This past weekend, Julia and I were privileged to host my good friend Freddy Roman. Freddy is a period furniture maker and restorer in Littleton, MA. His resume is astounding and his drive to excel is unbelievable. The man loves his work and it is inspiring to be around him.

The weekend was a lot of fun. Freddy came up on Friday night and left Sunday afternoon. We got up early on Saturday and went to Liberty Tool Company and Captain Tinkham’s in Searsport. We both got some good stuff. My favorites were this 26” wooden bodied try (jointer) plane, a wonderful Thomas Appleton toothing plane, and a 2” firmer socket chisel. This along with other miscellaneous doodads barely sent me over $100. What a deal.

 26" try plane
 
Close up on try plane

Toothing Plane

2" Firmer

After tool hunting, we got lunch in Brooklin and I introduced him to my good friend David’s incredible espresso. We then stopped by my humble studio and talked shop. We also got to drop in at the Jonathan Fisher House. I gave him a personal tour and we spent a good amount of time discussing the collection there. Before we knew it, three hours had passed and I felt like I only skimmed the surface of the Fisher story. Freddy seemed to enjoy himself at the House and I very much appreciated his insightful feedback. It was great to be able to bounce my thoughts off such an astute craftsman.

The long overdue roof - clapboards on next!

After I exploited his intellect, I then took advantage of his muscle. Freddy helped me install the rafters over the mud oven. These things were unwieldy so it was great to have another pair of hands. Once they were installed we enjoyed the fruits of our labor: the oven remunerated us with wood-fired pizza for dinner.

Freddy left Sunday afternoon after we got home from church in Bangor. We were sad to see him go. We had a great few days and look forward to the next time we see him. In two weeks we will be driving down together to DonWilliam’s place in VA for Groopstock AKA “DonCamp” 2014, this year’s Professional Refinisher’s Group Conference. It will be a blast I know.

If you haven’t seen Freddy’s brand spankin new website yet, check it out here: http://periodcraftsmen.com

Take a look at his portfolio and prepare to be amazed.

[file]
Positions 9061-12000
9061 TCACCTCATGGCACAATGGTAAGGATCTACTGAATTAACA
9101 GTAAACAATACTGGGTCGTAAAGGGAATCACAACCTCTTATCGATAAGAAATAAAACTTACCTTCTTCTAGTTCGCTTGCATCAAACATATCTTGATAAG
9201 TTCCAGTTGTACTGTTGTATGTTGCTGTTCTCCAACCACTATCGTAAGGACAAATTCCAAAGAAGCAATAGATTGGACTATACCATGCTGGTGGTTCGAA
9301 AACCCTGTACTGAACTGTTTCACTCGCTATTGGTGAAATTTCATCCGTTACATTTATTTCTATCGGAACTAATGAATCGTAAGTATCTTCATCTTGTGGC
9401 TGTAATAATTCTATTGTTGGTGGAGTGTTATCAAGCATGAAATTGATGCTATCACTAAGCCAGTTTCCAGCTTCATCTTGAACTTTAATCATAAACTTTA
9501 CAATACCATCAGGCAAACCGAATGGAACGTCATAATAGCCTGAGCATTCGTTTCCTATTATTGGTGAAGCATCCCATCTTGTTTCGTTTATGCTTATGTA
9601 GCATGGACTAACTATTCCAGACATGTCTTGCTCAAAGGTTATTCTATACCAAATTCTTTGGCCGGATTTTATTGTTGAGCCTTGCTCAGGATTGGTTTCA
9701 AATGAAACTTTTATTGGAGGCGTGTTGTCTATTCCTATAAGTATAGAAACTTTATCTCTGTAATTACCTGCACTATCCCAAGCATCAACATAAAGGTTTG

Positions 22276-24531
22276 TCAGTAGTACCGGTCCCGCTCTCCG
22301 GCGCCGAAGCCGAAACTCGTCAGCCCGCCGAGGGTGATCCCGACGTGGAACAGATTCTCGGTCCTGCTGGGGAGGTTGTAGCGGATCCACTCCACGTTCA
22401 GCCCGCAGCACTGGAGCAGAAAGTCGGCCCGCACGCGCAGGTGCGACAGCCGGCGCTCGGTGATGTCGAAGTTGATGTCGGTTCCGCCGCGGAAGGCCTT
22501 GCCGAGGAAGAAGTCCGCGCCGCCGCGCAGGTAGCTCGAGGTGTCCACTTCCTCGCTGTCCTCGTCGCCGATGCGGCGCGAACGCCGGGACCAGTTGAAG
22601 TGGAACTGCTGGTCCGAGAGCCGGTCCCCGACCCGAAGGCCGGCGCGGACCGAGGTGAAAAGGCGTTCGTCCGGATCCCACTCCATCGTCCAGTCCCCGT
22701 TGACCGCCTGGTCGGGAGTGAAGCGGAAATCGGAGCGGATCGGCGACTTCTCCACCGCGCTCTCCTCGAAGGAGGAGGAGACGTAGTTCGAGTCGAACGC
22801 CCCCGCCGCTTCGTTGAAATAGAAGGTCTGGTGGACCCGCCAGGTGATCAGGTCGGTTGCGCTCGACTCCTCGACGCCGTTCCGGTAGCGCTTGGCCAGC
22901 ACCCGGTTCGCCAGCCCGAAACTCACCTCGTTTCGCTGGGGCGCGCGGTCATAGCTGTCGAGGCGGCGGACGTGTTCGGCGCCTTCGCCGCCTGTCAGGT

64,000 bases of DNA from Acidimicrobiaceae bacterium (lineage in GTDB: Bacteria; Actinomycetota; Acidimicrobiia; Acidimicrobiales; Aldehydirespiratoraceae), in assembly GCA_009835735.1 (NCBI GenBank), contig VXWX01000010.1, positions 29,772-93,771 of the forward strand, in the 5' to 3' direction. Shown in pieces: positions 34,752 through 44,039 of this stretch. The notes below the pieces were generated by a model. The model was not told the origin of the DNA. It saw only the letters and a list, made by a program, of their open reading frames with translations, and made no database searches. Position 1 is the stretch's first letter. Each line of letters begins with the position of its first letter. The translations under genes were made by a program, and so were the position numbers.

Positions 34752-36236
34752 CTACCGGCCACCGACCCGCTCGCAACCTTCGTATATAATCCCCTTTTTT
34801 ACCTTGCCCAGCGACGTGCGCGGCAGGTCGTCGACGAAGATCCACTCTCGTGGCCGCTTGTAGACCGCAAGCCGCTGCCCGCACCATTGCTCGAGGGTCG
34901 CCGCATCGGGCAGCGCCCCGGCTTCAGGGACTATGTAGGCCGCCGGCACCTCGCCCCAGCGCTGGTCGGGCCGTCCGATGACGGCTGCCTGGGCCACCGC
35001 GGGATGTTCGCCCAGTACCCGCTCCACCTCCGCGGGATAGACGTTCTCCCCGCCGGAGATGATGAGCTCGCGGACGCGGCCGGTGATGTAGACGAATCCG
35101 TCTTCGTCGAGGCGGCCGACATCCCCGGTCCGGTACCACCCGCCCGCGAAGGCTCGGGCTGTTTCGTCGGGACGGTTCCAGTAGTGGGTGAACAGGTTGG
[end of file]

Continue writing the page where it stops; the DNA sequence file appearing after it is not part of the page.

Categories: Hand Tools

Beds… French Beds

The Barn on White Run - Tue, 06/10/2014 - 6:55pm

665

Yesterday as Michele and I were completing the FINAL review of a section of the manuscript (the overwhelming majority of the manuscript is already in the Lost Art Press sausage grinder) we could not help but notice the big hole we had left in the volume To Make As Perfectly As Possible: Roubo On Furniture Making.

Beds.

You see, the whole point of starting the Roubo Project seven years ago was amusement.

Mine.

Not in the sense of what I found humorous, but rather the things I found interesting.  If it was not interesting to me, it wasn’t going in the book.  And I am not interested in bed making.

This is where the weight of history begins to rest heavily on the shoulders.  Was I going to allow my own preference to mis-shape the record we were leaving for Anglophone posterity?  And, when does preference represent principle, and when does it represent petulance?  Even I could see that without the chapter on beds, Roubo would not be complete.  So into the hopper it goes.

243

We have hit the ground sprinting, and by the time the LAP editorial process gets to this chapter, it should be in their hands so no special delays will encumber them in that regard.  Still, the process for a book this massive is a hu-u-u-ge undertaking, and I can never show enough appreciation to Chris for taking a chance on us getting this project to fruition.

Now it is my job to persuade Chris to go along with our craziness.

So, those three of you who are passionate about French beds c.1770, and you know who you are, will get your cup overflowing.

 

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by Dr. Radut